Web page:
Monday, March 30, 2009

Some thoughts inspired by Sylvia Plath's poetry

Sylvia Plath had a short life - 1932-1963. She worked at her poetry for a number of years, but particularly in the last couple of years of her life.

Her husband, Ted Hughes, interestingly described her as rarely discarding a poem but continuing to work on it to get something out of it. Quoting Hughes, if she could not get a table out of the material, she was quite happy to get a chair or even a toy. The product for her was not so much a successful poem, as something that had temporarily exhausted her ingenuity.

I have been reading a lot of Plath's poetry lately. It is often very powerful in its observations. Consider the following extract from Mushrooms.

Overnight, very
Whitely, discretely,
Very quietly

Our toes, our noses
Take hold on the loam
Acquire the air

How can you fail to see mushrooms in your head, emerging, growing, on reading those lines? In my opinion, this is what makes that powerful verse.

To be able to write like that requires great observation of details in what surrounds us - something that every writer needs to be able to do. The writer's journal or notebook is good for aiding this. I am rarely without pen and paper to hand and scribble down all sorts of things that catch my eye. In theory these notes are all transcribed into my journal although I must admit to having been terribly slack on that front of late.

I was sitting outside as I first began to scribble these thoughts.

A Crimson Rosella (a red and blue type of parrot for my friends outside of Australia) was feeding on the remnants of a sunflower head in the garden, the seeds audibly cracking in its beak with sounds like the clacking of an old-fashioned typewriter. A large, black Chuff swooped down in a smooth glide to land on the edge of the bird bath, to watch me suspiciously before taking a drink. Its strange, yellow eye, looks like a solitary corn kernel in the middle of an ebony plate. A plucky Mudlark - a smallish bird in striking black and white - darted in close to my chair, checking the ground for edibles before darting away again. A Noisy Miner - related to the Asian or Indian Mynah - perched on the edge of a flower pot, glares around. This is his domain! How dare these other birds intrude!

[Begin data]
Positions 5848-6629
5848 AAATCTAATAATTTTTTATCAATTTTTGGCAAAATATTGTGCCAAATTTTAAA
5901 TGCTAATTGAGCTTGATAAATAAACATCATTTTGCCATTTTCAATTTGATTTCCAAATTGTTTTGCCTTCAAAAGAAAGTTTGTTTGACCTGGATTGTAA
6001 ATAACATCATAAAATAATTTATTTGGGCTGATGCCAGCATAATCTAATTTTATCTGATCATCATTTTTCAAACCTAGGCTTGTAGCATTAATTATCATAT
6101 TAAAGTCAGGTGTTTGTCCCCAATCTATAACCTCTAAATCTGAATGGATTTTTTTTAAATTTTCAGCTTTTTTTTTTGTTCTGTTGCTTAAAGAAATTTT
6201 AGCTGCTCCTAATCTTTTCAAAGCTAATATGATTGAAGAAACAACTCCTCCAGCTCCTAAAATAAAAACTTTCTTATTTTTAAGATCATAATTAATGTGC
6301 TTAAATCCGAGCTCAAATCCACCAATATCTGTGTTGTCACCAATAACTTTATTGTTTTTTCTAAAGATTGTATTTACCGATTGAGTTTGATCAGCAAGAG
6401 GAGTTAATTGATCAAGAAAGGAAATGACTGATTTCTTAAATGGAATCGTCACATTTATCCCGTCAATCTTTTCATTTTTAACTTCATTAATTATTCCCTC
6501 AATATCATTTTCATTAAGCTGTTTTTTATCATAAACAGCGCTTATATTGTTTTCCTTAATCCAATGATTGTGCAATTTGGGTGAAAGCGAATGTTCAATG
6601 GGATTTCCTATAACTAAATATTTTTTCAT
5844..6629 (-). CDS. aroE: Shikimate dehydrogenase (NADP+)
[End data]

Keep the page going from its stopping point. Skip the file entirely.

Moving so quickly that the eye is hard pressed to distinguish the actual movements, a skink darted across the pavers, from one bit of shelter to another, its body all sinewy movement in one moment and frozen stillness the next.

All fascinating little observations in only a few minutes. Several poems have resulted from these and I look forward to using those observations in creating a sense of place in a future story.

Tuesday, March 24, 2009

I have just submitted a story to an anthology. This piece was a little different from my usual fare. It is a bit of alternate history with overtones of supernatural horror.

Researching the necessary historical aspects of Elizabethan England proved to be fascinating as to almost take over from the actual story telling. I had to remind myself that I was not writing a history but story within a particular historical setting. There is a significant difference.

So what next?

I have a script for a possible feature-length film under development. It is a romantic comedy. The comedic bits proved easy to do as did a comedic subplot. But the dramatic scenes are proving more problematic to get down. I shall keep plugging away at it as finishing such a large project will be a good test of my ability to stick at things.

I have been incredibly slack with recording things in my Writing Journal. But last Friday evening I attended a poetry reading with Australian poet, Les Murray. I sat there, scribbling thoughts on a scrap of paper as they occured to me. I also had the opportunity to talk to Les afterwards and tell him how I had adopted him as my internal Censor during poetry studies at university last year. It was a thill to speak to someone of that stature/

Those thoughts I captured have to be written up in my Writing Journal as the start of recording in it on a regular basis once more. I also have various other thoughts and ideas scrawled on random bits of paper that also need to be transcribed into that Journal.

I have a program of anthology targets that I wish to submit to over the rest of 2009. The next target is an anthology of zombie poetry of all things. But how to tackle such a thing?

First some research into zombies, looking for clues on what to write about. Next thoughts about possible poetic style. I was recently reading some of Kipling's poetry and was struck by its story-telling nature - I think that is the way to go with this piece.

The first draft has some twenty stanzas although a lot of editing is required yet.

Stay tuned to see how I go.

Monday, March 16, 2009

the talamaur

During a Flycon panel about vampires, I referred to an Australian vampiric myth and said I would dig the details out and post them here. Another panel member posted details of an Australian vampire myth, but that turns out not to be the one I recently read about.

Legends of Blood: the Vampire in History and Myth, Wayne Bartlett and Flavia Idriceanu

Even Australia has its own variant, the talamaur. This is a living vampire, which could extract an residual life force trapped in the body from a recently dead corpse (an interesting case of rule reversal).

That's it. Finding out more about this is now on my things-to-research-list and should I find out anything more in the future, I will post in here.